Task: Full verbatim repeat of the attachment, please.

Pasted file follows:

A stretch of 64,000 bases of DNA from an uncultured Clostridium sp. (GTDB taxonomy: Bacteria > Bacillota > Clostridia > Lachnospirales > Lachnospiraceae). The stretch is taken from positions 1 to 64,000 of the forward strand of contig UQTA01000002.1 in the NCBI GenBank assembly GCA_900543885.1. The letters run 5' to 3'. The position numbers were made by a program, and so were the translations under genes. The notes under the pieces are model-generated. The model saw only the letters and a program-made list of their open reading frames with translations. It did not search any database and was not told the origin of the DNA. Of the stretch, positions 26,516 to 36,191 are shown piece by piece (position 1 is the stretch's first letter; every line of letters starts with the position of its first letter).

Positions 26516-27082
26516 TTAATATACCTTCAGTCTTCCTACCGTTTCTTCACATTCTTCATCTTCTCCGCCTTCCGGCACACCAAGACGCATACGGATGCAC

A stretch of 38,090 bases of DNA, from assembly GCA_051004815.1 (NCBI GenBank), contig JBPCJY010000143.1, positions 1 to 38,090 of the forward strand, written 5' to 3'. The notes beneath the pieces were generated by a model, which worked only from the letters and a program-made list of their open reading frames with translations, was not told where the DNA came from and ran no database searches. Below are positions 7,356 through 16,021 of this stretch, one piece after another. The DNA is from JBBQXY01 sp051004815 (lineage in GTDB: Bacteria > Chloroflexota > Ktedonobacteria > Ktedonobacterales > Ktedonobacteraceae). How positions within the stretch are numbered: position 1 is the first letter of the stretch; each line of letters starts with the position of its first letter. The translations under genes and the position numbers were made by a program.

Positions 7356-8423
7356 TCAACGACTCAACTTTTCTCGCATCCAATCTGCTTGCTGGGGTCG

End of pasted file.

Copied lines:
A stretch of 64,000 bases of DNA from an uncultured Clostridium sp. (GTDB taxonomy: Bacteria > Bacillota > Clostridia > Lachnospirales > Lachnospiraceae). The stretch is taken from positions 1 to 64,000 of the forward strand of contig UQTA01000002.1 in the NCBI GenBank assembly GCA_900543885.1. The letters run 5' to 3'. The position numbers were made by a program, and so were the translations under genes. The notes under the pieces are model-generated. The model saw only the letters and a program-made list of their open reading frames with translations. It did not search any database and was not told the origin of the DNA. Of the stretch, positions 26,516 to 36,191 are shown piece by piece (position 1 is the stretch's first letter; every line of letters starts with the position of its first letter).

Positions 26516-27082
26516 TTAATATACCTTCAGTCTTCCTACCGTTTCTTCACATTCTTCATCTTCTCCGCCTTCCGGCACACCAAGACGCATACGGATGCAC

A stretch of 38,090 bases of DNA, from assembly GCA_051004815.1 (NCBI GenBank), contig JBPCJY010000143.1, positions 1 to 38,090 of the forward strand, written 5' to 3'. The notes beneath the pieces were generated by a model, which worked only from the letters and a program-made list of their open reading frames with translations, was not told where the DNA came from and ran no database searches. Below are positions 7,356 through 16,021 of this stretch, one piece after another. The DNA is from JBBQXY01 sp051004815 (lineage in GTDB: Bacteria > Chloroflexota > Ktedonobacteria > Ktedonobacterales > Ktedonobacteraceae). How positions within the stretch are numbered: position 1 is the first letter of the stretch; each line of letters starts with the position of its first letter. The translations under genes and the position numbers were made by a program.

Positions 7356-8423
7356 TCAACGACTCAACTTTTCTCGCATCCAATCTGCTTGCTGGGGTCG